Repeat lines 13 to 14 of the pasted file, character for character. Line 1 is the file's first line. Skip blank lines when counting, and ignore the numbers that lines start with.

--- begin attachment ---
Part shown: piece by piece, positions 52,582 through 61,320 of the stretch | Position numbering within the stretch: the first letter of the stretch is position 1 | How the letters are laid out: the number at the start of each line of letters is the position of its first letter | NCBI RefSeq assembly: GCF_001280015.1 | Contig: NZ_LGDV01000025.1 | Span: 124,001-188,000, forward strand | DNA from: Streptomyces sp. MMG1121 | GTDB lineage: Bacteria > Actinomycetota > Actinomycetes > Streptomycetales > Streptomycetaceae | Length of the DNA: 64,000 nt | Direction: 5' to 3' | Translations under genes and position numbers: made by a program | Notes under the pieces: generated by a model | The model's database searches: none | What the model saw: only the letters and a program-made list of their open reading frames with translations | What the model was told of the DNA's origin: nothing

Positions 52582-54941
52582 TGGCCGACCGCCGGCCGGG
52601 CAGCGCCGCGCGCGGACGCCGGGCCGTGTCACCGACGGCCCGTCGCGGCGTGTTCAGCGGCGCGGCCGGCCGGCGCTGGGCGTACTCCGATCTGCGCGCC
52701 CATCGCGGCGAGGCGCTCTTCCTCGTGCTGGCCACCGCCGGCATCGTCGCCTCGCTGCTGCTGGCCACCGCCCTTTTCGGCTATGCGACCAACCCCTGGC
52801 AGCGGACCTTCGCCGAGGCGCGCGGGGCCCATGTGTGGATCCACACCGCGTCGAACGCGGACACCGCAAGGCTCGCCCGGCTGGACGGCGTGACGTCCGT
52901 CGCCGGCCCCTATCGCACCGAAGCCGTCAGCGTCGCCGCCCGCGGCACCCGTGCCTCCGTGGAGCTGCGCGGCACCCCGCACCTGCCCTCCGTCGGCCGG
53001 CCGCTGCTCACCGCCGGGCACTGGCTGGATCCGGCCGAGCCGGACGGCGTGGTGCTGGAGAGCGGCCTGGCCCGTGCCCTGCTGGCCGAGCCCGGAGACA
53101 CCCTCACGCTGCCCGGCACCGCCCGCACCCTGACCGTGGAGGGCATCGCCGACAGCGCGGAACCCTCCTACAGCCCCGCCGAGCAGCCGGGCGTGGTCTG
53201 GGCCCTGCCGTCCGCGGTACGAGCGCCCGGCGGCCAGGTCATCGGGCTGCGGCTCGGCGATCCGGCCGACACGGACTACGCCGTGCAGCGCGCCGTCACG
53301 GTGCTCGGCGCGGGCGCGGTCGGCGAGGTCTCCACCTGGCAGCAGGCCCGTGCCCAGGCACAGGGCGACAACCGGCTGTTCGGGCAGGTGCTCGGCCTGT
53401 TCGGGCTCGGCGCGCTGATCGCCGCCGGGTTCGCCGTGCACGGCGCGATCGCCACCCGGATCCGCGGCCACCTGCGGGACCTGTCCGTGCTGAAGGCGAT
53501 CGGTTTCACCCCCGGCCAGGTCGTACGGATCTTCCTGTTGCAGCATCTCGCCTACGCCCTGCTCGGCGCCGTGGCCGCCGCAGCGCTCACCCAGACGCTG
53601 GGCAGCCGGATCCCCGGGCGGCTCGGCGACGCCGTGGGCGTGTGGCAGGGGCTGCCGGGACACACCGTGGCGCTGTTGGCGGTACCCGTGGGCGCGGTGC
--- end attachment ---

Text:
53501 CGGTTTCACCCCCGGCCAGGTCGTACGGATCTTCCTGTTGCAGCATCTCGCCTACGCCCTGCTCGGCGCCGTGGCCGCCGCAGCGCTCACCCAGACGCTG
53601 GGCAGCCGGATCCCCGGGCGGCTCGGCGACGCCGTGGGCGTGTGGCAGGGGCTGCCGGGACACACCGTGGCGCTGTTGGCGGTACCCGTGGGCGCGGTGC